Picking up the flashlight, he crawled out of the tent and found mud where dry land had been.

She came out of the tent after him.  “What’s going on?  Why is it all muddy?”

“I don’t know.  We’ve got to get to the Jeep.”

“But my phone’s in the tent.  And my Kindle.”

He set off to the Jeep. “Screw your phone and your Kindle.  Do what you want, but I’m getting out of here.”

She hesitated, then followed.

The Jeep, a mere forty or fifty feet away, stood silhouetted in the light of the full moon.  It offered an oasis of civilization, a refuge in a wilderness growing hostile.  Safety was but a short distance away.

As he slogged with increasing difficulty toward the Jeep, he realized two things.  The mud seemed to grow softer and more clinging, and the Jeep appeared to be sinking.  The second realization shocked him to astonished silence.

She didn’t speak because she couldn’t waste the energy.  Just to keep moving required maximum concentration and effort.  Each step took longer, as her feet sank past the ankle in mud.  It seemed harder and harder to pull her feet out of the muck to make another step forward.  Her panting filled her ears with the rasping sounds of her panic.

Reaching the Jeep first, he found that it had sunk so far into the mud that he couldn’t open the door.  With great effort, he managed to climb onto the hood of the vehicle.  When she reached the Jeep, he helped her onto the hood, then leaned against the windshield in exhaustion.

She sat huddled over, gasping in an effort to regain her breath, and looked toward where the tent would have been.  “What . . . hap–pened?”

“I don’t know.”

“What . . . are we . . . going . . . to do?”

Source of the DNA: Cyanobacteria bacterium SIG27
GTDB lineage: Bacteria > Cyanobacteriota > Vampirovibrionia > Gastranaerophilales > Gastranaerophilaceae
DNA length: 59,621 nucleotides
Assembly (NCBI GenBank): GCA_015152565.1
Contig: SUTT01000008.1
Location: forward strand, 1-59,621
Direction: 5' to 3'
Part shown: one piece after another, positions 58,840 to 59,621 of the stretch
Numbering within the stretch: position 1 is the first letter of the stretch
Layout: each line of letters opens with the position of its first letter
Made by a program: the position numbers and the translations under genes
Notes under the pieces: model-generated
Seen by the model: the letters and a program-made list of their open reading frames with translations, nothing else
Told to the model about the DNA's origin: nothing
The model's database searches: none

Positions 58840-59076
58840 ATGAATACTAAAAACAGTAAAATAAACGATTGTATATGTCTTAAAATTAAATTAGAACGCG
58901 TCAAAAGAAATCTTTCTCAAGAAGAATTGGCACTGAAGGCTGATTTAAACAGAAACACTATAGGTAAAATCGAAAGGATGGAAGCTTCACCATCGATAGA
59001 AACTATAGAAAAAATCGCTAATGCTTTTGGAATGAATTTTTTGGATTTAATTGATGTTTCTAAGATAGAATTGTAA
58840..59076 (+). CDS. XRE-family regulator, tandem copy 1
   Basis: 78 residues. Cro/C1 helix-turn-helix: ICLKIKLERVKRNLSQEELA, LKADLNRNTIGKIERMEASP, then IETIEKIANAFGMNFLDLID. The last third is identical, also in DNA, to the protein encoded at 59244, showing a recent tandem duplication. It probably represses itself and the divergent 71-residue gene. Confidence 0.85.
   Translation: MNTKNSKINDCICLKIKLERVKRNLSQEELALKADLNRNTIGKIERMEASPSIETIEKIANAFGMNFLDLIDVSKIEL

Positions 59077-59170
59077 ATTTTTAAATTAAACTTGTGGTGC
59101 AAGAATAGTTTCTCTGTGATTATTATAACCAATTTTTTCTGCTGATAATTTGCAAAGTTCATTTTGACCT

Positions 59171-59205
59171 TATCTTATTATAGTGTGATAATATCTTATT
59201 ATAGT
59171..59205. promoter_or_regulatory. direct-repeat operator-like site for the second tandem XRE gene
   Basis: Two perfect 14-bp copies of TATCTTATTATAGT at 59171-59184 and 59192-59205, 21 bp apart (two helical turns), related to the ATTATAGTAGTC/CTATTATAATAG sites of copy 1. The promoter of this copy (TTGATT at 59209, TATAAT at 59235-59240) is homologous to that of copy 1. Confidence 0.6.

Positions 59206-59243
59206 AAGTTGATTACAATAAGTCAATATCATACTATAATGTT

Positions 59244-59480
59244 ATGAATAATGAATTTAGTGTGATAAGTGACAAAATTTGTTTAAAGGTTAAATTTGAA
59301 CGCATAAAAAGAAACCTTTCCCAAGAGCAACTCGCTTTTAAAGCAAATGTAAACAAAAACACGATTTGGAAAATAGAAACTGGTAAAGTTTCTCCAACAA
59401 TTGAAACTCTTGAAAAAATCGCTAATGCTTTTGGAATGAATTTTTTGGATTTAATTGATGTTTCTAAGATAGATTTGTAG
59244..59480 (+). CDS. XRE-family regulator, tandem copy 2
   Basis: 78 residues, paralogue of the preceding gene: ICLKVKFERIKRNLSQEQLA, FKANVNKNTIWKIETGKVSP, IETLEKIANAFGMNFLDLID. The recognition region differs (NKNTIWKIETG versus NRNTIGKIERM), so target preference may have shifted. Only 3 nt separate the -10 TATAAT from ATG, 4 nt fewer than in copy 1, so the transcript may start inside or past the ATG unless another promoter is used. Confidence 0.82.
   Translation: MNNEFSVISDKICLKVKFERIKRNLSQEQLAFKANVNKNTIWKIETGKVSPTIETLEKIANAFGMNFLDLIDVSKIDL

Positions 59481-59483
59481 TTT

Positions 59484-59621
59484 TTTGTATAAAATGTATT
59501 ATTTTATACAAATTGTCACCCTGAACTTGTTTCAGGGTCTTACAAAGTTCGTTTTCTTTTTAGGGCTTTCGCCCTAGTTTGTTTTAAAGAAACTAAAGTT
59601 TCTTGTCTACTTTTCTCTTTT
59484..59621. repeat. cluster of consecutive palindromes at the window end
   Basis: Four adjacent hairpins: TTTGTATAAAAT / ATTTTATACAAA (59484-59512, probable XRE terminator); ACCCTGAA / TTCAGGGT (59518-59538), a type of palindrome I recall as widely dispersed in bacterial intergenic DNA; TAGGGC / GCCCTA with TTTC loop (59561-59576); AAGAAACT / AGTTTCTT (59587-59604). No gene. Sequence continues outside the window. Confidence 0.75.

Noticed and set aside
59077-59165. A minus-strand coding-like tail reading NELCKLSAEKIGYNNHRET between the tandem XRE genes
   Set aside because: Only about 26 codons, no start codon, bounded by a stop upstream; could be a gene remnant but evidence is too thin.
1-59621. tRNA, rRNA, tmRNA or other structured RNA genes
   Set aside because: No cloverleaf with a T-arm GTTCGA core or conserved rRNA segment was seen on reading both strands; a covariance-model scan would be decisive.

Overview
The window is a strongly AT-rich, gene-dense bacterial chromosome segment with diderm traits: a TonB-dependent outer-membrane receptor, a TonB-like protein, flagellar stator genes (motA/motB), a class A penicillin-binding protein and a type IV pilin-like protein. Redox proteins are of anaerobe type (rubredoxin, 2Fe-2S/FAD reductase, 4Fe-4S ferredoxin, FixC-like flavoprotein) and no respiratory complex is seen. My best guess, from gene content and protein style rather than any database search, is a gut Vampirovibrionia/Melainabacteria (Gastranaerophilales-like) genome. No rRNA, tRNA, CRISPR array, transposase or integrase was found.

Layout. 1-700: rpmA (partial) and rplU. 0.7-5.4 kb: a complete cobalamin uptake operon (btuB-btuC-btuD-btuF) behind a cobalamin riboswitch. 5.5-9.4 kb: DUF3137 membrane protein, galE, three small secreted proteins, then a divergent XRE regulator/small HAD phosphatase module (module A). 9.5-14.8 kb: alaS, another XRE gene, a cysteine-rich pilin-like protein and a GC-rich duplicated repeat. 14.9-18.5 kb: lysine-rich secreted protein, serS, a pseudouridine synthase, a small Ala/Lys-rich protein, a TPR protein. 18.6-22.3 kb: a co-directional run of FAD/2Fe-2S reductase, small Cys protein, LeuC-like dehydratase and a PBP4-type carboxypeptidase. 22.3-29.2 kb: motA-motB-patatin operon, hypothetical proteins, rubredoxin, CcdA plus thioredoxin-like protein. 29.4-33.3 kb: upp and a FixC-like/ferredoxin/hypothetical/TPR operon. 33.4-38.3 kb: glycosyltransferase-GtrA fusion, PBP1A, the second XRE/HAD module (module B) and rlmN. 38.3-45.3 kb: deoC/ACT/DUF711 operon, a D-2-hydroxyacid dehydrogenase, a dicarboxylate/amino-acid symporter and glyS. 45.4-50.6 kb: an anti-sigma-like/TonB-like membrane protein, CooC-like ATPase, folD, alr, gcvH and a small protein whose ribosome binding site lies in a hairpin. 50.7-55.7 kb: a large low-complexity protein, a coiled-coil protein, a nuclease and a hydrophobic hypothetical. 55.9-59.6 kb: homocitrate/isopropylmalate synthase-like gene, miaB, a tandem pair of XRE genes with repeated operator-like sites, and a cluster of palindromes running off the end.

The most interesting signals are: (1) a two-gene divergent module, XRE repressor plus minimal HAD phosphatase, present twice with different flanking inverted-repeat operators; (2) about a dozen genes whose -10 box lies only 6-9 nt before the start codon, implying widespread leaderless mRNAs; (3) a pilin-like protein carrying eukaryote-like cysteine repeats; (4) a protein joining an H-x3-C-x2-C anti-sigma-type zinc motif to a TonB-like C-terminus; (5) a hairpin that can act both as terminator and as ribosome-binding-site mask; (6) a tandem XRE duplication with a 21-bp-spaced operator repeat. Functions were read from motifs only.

“I don’t know.”

“You . . . you don’t know!  You’ve gotta know!  What – is – happening?”

“I don’t know, but this Jeep is sinking.”

“What!”

“I said the Jeep is sinking.  And the only chance we’ve got is to make it to the trees.”

With sudden resolve, he slid off the Jeep into the mire and began determinedly trudging toward the trees.  He heard her slide into the mud with a plop.

“Wait for me!”

With steady drive, he pulled each foot out of the sludge one at a time, always moving toward the edge of the meadow where the trees stood.  The mud was now up to his calves.

“Come back!  I’m stuck!  I can’t get my legs out.”

Unheeding, he plowed ahead with single-minded determination.  The mud was up to his knees.  Sweat ran in rivulets down his face.  Veins were standing out like chords on his forehead.  Still he moved forward toward his goal, the trees.

“Coward!  Ya gawddamn coward!  Coward!  Coward!  Coward!

Her screaming taunts had no effect on him and they died away to sobs.  And then there was no sound from her at all. Still he persisted.  Still he struggled on toward his goal, until at last his feet could no longer rise above the mud.

In desperation, he went to his hands and knees, trying to crawl forward.  Whimpering, he made swimming motions, trying somehow to get to the trees, to safety.  Slowly, he went deeper into the mud.  His struggling was useless, until at last, with a terrified gurgle, his head sank beneath the morass.  Except for the soft sound of the brook, it was silent.